I had no idea what I was going to do or how I was going to do it, said Sauve, a New Mexico State graduate who was briefly a physical education teacher before becoming a full-time mom. Wilma was so gracious and genuine. I read and studied everything I could get my hands on. I started learning and asking questions. I bulldozed my way through.
With Gilliland’s assistance and help from others, including a local professional who donated a set of golf clubs so she could conduct a raffle to help raise expense money, Sauve slowly figured things out. She raised enough money so each qualifier had enough for airfare and two nights’ lodging.
But when Suave attended her first WAPL in 1989, she developed the same anxieties she had 24 years earlier at the Girls’ Junior. Even her radio etiquette was a bit off.
I was always, ‘Yes ma’am, no ma’am,’ until finally someone came over the radio and said, ‘Donna, her name is Wilma, Donna her name is Betty,’ she said. I came to realize these were hard-working women who used their vacation [time] to work this event.
In 1990, Sauve experienced the thrill of seeing her New Mexico qualifiers win the team championship, a competition that was retired after the 2008 WAPL. Roswell’s Jo Jo Robertson, then 13 and the youngest player in the field, joined Kerry Zebick, of Albuquerque, and Joy Cross-Garcia, of Las Cruces, in winning the two-day competition at Hyland Hills Golf Course in Westminster, Colo., with a score of 305. It’s the only time the New Mexico qualifying site – teams were comprised of the top qualifiers from each site – won the event, and Sauve says that remains one of her biggest highlights in her 26 years on the committee. Another was seeing Robertson win the WAPL in 1995 and 1997, one of five multi-time winners in the championship’s history.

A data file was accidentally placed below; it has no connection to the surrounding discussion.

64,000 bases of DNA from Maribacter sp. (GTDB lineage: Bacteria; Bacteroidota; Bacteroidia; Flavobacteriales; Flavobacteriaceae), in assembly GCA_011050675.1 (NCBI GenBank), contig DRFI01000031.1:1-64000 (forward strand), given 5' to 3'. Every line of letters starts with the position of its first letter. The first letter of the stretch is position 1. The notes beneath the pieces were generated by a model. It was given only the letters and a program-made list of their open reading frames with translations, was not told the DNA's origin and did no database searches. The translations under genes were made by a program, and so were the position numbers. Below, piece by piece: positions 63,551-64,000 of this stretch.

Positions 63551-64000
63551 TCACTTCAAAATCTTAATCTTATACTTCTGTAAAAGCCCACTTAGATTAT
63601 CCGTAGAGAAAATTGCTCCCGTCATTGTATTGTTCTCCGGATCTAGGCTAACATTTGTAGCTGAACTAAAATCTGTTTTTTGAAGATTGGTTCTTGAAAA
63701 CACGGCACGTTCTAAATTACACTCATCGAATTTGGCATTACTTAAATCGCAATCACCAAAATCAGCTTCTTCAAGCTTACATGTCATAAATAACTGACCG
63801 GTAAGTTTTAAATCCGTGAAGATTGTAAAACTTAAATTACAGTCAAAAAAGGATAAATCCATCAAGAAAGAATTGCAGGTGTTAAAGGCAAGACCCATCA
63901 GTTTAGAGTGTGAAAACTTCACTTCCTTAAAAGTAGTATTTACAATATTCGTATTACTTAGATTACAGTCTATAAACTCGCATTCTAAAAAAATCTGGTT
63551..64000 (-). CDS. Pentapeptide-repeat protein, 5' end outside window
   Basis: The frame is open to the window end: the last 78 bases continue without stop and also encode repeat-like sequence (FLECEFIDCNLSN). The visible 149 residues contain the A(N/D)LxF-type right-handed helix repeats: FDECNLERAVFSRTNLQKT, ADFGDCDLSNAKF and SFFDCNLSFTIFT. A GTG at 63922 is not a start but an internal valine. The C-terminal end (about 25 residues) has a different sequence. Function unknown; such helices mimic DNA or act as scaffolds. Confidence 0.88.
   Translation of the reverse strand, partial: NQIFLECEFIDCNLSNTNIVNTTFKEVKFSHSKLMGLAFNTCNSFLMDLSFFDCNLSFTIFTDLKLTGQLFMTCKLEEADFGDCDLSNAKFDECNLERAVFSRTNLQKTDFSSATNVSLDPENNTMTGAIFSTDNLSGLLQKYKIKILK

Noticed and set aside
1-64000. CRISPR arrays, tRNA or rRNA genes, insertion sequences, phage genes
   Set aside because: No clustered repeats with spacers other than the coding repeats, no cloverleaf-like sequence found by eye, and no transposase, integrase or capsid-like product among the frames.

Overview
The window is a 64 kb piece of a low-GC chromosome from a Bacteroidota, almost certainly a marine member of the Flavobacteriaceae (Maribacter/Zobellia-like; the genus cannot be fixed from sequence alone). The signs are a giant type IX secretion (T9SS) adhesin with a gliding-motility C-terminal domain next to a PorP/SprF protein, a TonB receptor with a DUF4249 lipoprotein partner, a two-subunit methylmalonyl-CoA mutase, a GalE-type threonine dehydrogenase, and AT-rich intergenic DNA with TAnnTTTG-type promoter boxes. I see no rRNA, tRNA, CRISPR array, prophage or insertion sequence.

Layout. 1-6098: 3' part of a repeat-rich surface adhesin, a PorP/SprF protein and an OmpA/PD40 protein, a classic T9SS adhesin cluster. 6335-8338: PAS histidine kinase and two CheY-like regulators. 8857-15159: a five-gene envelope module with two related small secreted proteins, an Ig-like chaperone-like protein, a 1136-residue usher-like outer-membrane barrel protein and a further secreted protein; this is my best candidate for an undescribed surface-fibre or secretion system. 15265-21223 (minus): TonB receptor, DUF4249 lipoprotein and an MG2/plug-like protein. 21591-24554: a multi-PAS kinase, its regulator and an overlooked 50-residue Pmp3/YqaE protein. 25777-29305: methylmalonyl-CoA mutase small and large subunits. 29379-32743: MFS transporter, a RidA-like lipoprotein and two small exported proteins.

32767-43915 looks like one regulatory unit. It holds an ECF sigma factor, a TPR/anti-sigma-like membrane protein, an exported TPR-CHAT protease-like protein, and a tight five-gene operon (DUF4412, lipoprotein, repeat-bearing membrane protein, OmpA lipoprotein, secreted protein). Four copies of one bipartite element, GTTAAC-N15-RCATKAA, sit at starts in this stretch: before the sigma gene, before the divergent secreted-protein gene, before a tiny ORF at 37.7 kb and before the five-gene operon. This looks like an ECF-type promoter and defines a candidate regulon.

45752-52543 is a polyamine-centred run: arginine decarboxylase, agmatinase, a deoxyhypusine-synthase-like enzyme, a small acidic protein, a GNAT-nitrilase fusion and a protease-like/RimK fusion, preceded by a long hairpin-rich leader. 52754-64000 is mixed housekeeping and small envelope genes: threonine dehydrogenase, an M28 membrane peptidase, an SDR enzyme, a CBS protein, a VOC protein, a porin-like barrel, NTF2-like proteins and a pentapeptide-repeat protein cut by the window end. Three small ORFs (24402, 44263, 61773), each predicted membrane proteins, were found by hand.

Since joining the committee, Sauve had lobbied the USGA to stage the championship in New Mexico. In 1999, she got her wish as Santa Ana Golf Club, near Albuquerque, became the only course in the state to host a USGA championship.
When I went to my first [WAPL], I said to myself, ‘We could do this,’ said Sauve. So I sent a letter to the USGA asking what we need to do to get the WAPL to New Mexico. I call it nagging, persuading, whatever. I just kept stirring the pot.